The Australian dollar had a quiet session on Tuesday, trading in a thin 50 pip range against the greenback.
However, there was a bit more action against the crosses with the Aussie rallying against the Japanese yen and Canadian dollar but falling heavily against the UK pound and Kiwi.
Here’s the scoreboard as at 7am AEST.
AUD/USD 0.8020 , -0.0008 , -0.10%
AUD/JPY 88.35 , 0.53 , 0.60%
AUD/CNH 5.2417 , -0.0073 , -0.14%
AUD/EUR 0.6701 , -0.0014 , -0.21%
AUD/GBP 0.6038 , -0.006 , -0.98%
AUD/NZD 1.1000 , -0.0062 , -0.56%
AUD/CAD 0.977 , 0.0054 , 0.56%
Reflecting improved investor sentiment, the Aussie continued to push higher against the Japanese yen. It also gained strongly against the Canadian dollar, a move that looked to be driven by market positioning rather than any fundamental factor.
However, while the Aussie rallied against the yen and CAD, it lost ground against the New Zealand dollar following the release of an opinion poll showing New Zealand’s ruling National Party was likely to retain power when the electorate goes to the polls in 10 days time.
It also slumped against the UK pound following the release of inflation data that revealed core prices grew at the fastest annual pace in six years during August.
After being dominated by movements in the Chinese yuan during Asian trade on Tuesday, the Aussie dollar did next to nothing against the US dollar in the second half of the session with reasonable US economic data offset by firmer iron ore prices.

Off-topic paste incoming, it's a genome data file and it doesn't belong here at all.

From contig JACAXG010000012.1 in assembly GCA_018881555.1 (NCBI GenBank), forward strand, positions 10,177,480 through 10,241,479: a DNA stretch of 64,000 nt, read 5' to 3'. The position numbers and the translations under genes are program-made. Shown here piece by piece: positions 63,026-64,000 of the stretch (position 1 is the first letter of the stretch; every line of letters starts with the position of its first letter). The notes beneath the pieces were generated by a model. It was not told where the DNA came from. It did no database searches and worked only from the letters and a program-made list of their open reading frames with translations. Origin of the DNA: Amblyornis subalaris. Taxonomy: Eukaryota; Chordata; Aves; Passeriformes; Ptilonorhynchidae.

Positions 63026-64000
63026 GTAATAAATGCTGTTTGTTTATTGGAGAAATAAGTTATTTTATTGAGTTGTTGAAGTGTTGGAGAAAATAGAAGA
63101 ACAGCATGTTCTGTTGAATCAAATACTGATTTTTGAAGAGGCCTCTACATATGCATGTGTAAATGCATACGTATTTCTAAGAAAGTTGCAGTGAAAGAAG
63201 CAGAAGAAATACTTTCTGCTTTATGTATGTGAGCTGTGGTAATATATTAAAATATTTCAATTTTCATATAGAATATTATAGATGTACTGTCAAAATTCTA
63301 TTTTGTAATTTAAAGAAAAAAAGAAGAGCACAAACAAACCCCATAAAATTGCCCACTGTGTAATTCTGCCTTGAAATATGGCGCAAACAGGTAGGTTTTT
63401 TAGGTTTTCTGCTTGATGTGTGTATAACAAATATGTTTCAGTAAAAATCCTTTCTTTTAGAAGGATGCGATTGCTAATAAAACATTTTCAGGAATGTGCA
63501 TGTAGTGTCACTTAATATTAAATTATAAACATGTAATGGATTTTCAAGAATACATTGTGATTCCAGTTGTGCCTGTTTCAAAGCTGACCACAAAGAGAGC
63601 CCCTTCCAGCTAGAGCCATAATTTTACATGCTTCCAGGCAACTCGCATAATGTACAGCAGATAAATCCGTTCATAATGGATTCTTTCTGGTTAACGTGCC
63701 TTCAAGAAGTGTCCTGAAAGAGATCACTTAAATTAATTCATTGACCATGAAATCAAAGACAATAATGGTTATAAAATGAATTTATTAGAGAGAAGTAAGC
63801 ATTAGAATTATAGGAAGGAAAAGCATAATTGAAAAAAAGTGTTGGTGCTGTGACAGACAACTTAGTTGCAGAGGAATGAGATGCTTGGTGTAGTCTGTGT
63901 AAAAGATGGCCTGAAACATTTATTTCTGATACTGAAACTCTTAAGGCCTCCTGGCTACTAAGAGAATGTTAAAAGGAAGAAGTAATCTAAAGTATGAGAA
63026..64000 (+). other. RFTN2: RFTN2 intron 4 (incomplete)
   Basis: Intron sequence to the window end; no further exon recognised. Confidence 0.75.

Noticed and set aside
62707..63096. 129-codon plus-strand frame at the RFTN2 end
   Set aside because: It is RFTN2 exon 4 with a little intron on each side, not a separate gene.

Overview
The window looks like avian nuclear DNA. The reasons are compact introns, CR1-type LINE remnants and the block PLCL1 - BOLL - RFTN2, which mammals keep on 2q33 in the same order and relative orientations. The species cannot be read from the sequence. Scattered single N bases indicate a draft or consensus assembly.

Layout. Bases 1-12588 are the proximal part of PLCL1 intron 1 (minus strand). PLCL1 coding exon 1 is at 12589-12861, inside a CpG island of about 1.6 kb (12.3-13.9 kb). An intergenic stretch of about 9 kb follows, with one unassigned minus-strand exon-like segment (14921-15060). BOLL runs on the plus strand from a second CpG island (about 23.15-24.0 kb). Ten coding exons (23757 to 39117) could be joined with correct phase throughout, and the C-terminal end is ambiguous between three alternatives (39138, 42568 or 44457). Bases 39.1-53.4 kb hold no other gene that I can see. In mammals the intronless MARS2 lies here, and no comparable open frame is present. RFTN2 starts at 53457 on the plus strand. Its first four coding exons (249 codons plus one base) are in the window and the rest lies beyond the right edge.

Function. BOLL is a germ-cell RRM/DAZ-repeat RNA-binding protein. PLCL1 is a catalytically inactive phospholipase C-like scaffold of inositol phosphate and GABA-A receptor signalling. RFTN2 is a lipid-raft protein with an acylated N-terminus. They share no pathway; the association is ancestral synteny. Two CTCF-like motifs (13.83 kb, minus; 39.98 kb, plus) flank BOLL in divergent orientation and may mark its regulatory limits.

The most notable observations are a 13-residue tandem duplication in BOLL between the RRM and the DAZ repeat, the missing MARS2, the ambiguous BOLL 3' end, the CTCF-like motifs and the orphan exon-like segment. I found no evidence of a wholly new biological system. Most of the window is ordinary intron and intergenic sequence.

In the end, the AUD/USD closed largely unchanged for the session.
Continuing the pattern seen earlier this week, there’s very little on the economic calendar in Asia that appears likely to move the Aussie one way or another today.
The latest Westpac-MI consumer sentiment report for September will be released at 10.30am AEST although it’s unlikely to interest traders.
There are also no major data releases scheduled in Asia, likely ensuring that the gyrations in the Chinese yuan will prove influential on the Aussie dollar yet again today.
Later in the session, data highlights include CPI data from Germany and Spain, UK unemployment, including average weekly earnings, along with employment and industrial production figures from the Eurozone.
In the US, markets will also receive PPI data, a federal budget update along with weekly crude oil inventory data from the EIA.
The IEA will also release its latest monthly oil market report.